acesulfame potassium

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a·ce·sul·fame potassium

 (ā′sē-sŭl′fām′)
n.
A white crystalline powder, C4H4KNO4S, having a taste about 200 times sweeter than sucrose, used as a calorie-free sweetener. Also called acesulfame K.

[Alteration of earlier acetosulfam (perhaps influenced by aspartame) : aceto- + sulf(o)- + am(ine).]
American Heritage® Dictionary of the English Language, Fifth Edition. Copyright © 2016 by Houghton Mifflin Harcourt Publishing Company. Published by Houghton Mifflin Harcourt Publishing Company. All rights reserved.
References in periodicals archive ?
[USPRwire, Fri Aug 30 2019] The product is listed under many names on the products such as acesulfame potassium, Ace-K or E950.
[ClickPress, Fri Aug 30 2019] The product is listed under many names on the products such as acesulfame potassium, Ace-K or E950.
Axe of all the artificial and natural sweeteners to avoid are aspartame, sucralose, acesulfame, saccharin,A xylitol, maltodextrin, polydextrose, truvia, coconut sugar, honey, maple syrup, dates, blackstrap molasses and agave nectar.A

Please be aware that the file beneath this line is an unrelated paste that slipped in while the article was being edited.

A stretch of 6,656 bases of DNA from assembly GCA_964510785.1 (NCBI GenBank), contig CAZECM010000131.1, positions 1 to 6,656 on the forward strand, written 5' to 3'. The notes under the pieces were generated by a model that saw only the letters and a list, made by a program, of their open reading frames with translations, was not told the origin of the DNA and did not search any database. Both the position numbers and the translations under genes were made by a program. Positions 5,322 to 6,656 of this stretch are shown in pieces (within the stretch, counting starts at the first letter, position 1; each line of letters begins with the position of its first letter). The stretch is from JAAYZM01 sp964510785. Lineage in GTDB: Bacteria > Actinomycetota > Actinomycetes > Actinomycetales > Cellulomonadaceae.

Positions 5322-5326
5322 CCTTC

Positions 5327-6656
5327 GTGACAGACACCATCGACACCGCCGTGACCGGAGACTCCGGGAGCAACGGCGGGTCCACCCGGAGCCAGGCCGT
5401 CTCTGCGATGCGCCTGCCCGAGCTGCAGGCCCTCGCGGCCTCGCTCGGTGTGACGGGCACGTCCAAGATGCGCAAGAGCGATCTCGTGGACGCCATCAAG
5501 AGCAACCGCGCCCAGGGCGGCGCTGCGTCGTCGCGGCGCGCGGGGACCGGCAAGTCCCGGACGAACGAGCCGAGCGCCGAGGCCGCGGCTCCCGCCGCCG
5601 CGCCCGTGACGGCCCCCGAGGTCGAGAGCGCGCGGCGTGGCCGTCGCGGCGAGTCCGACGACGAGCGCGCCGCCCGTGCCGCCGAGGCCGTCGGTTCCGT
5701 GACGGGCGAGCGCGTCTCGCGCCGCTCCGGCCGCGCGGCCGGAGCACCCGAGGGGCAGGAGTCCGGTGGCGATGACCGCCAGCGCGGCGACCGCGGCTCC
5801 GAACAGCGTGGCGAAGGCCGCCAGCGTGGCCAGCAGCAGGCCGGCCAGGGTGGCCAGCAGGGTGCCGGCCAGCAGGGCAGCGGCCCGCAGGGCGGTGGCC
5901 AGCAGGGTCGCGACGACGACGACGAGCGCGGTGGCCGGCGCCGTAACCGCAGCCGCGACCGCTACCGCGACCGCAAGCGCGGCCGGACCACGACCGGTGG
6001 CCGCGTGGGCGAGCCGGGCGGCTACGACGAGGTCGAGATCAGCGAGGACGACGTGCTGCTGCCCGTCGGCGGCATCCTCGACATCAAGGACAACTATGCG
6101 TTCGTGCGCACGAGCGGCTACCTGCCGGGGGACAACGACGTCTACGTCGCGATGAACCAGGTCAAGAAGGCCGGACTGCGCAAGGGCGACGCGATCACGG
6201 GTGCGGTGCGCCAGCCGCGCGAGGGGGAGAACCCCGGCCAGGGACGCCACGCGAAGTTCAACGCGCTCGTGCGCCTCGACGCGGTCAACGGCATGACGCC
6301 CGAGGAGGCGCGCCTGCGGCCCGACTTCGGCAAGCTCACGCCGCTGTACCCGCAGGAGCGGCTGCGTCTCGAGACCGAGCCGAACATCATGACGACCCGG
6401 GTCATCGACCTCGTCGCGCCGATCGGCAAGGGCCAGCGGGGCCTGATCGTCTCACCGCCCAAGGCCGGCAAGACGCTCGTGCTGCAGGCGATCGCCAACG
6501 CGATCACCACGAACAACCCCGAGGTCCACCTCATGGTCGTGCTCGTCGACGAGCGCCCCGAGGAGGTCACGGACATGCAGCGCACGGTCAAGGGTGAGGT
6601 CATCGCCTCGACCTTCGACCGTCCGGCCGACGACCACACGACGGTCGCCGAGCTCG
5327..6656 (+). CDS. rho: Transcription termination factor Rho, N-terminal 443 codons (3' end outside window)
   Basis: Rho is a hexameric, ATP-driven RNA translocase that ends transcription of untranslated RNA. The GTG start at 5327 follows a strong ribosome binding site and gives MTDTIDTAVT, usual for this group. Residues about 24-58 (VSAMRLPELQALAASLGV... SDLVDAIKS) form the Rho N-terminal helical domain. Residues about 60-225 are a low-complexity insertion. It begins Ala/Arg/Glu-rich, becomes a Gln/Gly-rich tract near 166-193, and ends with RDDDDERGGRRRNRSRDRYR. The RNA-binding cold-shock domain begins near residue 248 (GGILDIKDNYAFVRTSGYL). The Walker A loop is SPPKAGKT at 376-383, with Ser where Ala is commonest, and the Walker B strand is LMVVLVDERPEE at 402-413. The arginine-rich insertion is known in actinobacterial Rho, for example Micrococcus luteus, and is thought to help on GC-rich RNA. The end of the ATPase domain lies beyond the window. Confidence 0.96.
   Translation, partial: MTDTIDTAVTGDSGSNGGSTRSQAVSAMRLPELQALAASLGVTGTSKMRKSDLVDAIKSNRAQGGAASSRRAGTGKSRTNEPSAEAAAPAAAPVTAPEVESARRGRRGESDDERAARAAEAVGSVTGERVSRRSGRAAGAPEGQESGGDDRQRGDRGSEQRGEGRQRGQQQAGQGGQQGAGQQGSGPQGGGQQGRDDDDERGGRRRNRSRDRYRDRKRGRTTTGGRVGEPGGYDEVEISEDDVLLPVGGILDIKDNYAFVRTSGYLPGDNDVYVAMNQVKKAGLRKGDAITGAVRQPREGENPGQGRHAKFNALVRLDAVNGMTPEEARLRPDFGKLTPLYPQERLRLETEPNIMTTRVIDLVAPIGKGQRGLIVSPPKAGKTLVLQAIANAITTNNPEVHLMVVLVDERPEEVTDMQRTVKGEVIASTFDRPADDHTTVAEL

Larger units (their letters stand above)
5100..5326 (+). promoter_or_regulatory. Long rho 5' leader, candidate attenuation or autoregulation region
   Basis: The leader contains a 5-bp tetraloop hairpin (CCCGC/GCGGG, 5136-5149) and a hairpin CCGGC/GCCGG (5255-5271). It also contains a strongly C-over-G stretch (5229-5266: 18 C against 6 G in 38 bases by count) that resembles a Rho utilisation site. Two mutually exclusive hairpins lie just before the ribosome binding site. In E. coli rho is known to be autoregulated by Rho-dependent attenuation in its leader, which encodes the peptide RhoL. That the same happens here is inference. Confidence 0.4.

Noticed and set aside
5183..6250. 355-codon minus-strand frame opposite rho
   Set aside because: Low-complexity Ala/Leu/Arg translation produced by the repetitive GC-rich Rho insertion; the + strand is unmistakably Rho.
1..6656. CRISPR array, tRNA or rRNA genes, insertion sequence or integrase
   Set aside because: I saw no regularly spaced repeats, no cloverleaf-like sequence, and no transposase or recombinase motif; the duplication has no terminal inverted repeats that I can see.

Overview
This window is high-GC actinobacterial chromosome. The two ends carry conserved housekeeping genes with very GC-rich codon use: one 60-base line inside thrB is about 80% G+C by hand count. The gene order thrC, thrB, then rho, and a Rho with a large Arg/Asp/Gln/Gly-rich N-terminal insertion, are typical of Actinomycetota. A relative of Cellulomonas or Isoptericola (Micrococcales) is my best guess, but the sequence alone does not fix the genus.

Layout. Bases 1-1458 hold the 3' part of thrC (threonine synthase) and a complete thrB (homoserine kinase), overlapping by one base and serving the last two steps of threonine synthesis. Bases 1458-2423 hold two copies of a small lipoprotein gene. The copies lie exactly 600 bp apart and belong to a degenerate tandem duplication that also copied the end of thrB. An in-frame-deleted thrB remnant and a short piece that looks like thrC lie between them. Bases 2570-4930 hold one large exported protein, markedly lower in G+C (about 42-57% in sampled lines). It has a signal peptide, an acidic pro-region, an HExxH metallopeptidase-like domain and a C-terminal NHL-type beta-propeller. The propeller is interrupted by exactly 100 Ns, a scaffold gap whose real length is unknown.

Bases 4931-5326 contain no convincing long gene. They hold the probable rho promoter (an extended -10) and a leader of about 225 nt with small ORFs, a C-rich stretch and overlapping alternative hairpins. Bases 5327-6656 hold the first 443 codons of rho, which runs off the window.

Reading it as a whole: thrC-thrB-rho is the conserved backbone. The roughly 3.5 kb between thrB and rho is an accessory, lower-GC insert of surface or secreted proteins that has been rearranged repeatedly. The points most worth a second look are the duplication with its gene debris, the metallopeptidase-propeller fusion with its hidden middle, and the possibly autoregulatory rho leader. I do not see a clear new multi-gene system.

M2 PRESSWIRE-August 1, 2019-: Artificial Sweeteners (Aspartame, Acesulfame K, Saccharin, Sucralose, Neotame) Market - Global Growth, Trend and Forecast 2019-2024
The most common sweeteners approved for use in the UK include aspartame, saccharin, sucralose, Stevia, sorbitol, xylitol and acesulfame K.
The most common sweeteners approved for use include aspartame, saccharin, sucralose, Stevia, sorbitol, xylitol and acesulfame K.
No unsafe aspartame or sucralose or poorly tested acesulfame potassium.
Celanese Corporation announced it has been granted four new patents by the United States Patent and Trademark Office covering manufacturing process improvements to produce acesulfame potassium.
"Research suggests that synthetic sweeteners like Aspartame, Sucralose, Saccharin, Acesulfame Potassium and even Stevia might not be a great alternative to sugar.
Using rats as the study subjects, researchers at the Medical College of Wisconsin and Marquette University observed the effects of two types of sugar--glucose and fructose--and two types of artificial sweeteners--aspartame and acesulfame potassium.
Scientists at Marquette University, for example, compared the effects of high amounts of sugar and the sweeteners aspartame and acesulfame on mice that are genetically prone to get diabetes.